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Here are a few terms to keep in mind as you read. Logos is the use of logic and

Here are a few terms to keep in mind as you read.

Logos is the use of logic and objective evidence and analysis in an argument. You will see this tool used in almost every non-religious argument you can find, and many religious ones as well. Basically, the use of logic is the claim that objective observation, quantification, and the laws of cause and effect can be applied to the issue and will lead the reader to the conclusion that the writer endorses.

At its most extreme, this is the language of science: We take some measurements, do some experiments, apply some known natural laws, and the result is a conclusion that logos forces us to agree with. For example, a hundred years ago, physicists disagreed about whether Einstein’s fancy new theory of relatively or Newton’s time-tested laws of mechanics gave the more-accurate picture of the way the world works. Do some experiments to gather evidence, crunch some numbers, see what happens, and pretty much everyone ends up agreeing.

The trouble is that outside of pure science (and even inside it, sometimes) the issues are usually not reducible to numbers and natural laws. When it comes to something that affects us personally, we seldom yield to pure logic. Nevertheless, logos can be a useful part of an argument. After all, even if the whole issue can’t be turned into numbers and laws, some important parts of it may be.

Pathos is the use of emotion. Because our inner lives are full of love, fear, resentment, ambition, loyalty, and all the other emotions you can think of, to be a human being is to make decisions based on much more than logic. A photograph of a shivering puppy can make you weep and inspire you to donate to the Humane Society, while a paragraph on the internet about people starving someplace far away makes you shrug and say, “Somebody ought to do something.” Unlike logos, pathos makes our individual perspective a crucial element in the argument.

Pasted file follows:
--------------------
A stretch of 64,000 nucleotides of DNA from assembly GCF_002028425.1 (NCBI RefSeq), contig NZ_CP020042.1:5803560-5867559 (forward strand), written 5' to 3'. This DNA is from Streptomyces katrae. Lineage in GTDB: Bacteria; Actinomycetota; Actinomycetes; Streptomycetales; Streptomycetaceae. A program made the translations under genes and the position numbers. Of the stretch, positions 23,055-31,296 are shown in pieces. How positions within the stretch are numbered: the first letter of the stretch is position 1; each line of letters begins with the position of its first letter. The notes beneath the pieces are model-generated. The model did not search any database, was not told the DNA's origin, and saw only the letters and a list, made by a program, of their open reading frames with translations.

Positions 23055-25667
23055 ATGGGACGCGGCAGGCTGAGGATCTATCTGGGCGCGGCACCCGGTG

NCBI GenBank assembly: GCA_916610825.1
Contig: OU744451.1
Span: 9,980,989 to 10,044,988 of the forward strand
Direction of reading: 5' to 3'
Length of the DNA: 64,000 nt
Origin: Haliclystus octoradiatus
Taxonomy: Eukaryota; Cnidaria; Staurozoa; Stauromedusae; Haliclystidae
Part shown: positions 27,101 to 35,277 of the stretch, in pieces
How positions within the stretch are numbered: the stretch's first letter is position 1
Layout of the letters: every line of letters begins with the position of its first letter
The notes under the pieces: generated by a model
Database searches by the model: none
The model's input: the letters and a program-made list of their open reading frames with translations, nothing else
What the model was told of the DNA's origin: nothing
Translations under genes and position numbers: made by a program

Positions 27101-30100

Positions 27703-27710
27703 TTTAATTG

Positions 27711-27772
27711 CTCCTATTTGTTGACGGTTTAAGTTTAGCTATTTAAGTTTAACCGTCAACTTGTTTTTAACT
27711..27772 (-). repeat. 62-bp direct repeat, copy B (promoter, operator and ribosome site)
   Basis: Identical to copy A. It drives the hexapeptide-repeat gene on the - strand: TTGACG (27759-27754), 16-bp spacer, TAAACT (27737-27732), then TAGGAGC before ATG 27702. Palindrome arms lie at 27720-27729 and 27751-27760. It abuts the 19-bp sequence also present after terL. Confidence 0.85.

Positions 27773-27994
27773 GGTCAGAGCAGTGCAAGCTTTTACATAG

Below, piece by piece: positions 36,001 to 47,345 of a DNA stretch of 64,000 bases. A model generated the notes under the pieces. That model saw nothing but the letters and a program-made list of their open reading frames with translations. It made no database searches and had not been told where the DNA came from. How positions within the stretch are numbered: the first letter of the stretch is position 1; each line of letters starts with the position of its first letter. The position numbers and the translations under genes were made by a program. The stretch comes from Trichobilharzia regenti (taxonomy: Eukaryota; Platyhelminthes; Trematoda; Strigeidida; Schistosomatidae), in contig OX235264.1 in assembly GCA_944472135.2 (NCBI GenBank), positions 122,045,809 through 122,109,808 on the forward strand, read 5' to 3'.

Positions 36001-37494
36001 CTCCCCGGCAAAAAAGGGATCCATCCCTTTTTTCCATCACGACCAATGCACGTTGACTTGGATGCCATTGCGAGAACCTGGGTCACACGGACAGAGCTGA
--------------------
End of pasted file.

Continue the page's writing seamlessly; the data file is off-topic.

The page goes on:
Ethos is the presentation of the writer or speaker as someone who should be listened to. The appeal to ethos amounts to presenting yourself as a person of good character, rather than an opportunist or liar or manipulator — a person who is therefore credible. Whether or not we end up agreeing with a credible writer, we believe that her claims are worth our time and attention.

For example, when you walk into a classroom on the first day, you look for a professor who looks, speaks, and acts in ways close to what you expect of a college professor. If she seems unprepared or uncaring or uninterested in the subject, she will probably fail the ethos test, no matter how smart she is. Why should you invest time and attention in a class conducted by someone who apparently has not already invested her own?

In practice we rarely meet an argument that uses just one of these elements. Usually, all three are present, but in different proportions. However, for our daily purposes of argument and persuasion, ethos is the one without which the others are useless. If you can’t convince your reader that your words are worth her time, then there’s no amount of skillfully used pathos or logos that can make your argument persuasive. Effective argumentation and persuasion begin and end with credibility.

We usually gain or lose credibility both extrinsically and intrinsically. The teacher who doesn’t come across very well the first day may get the benefit of the doubt when you check her credentials and discover that she is very well qualified and highly thought of by former students. Sure enough, after a couple of days you realize that she just had first-day jitters, and you eventually might even interpret that as a sign that she cares very deeply about doing a good job.

Or you might discover that the person who seemed intrinsically credible is merely a good actor who does a convincing imitation of an expert. Her intrinsic credibility fails the substance test.

For this week, ask yourself questions about what makes Williams’s way of writing credible. This assignment isn’t to agree or disagree with her. It is to analyze the way she uses language to make herself intrinsically credible.

Your question should be the title of your essay. As always, the answer to your question should be your thesis statement and should be the last sentence of your first paragraph.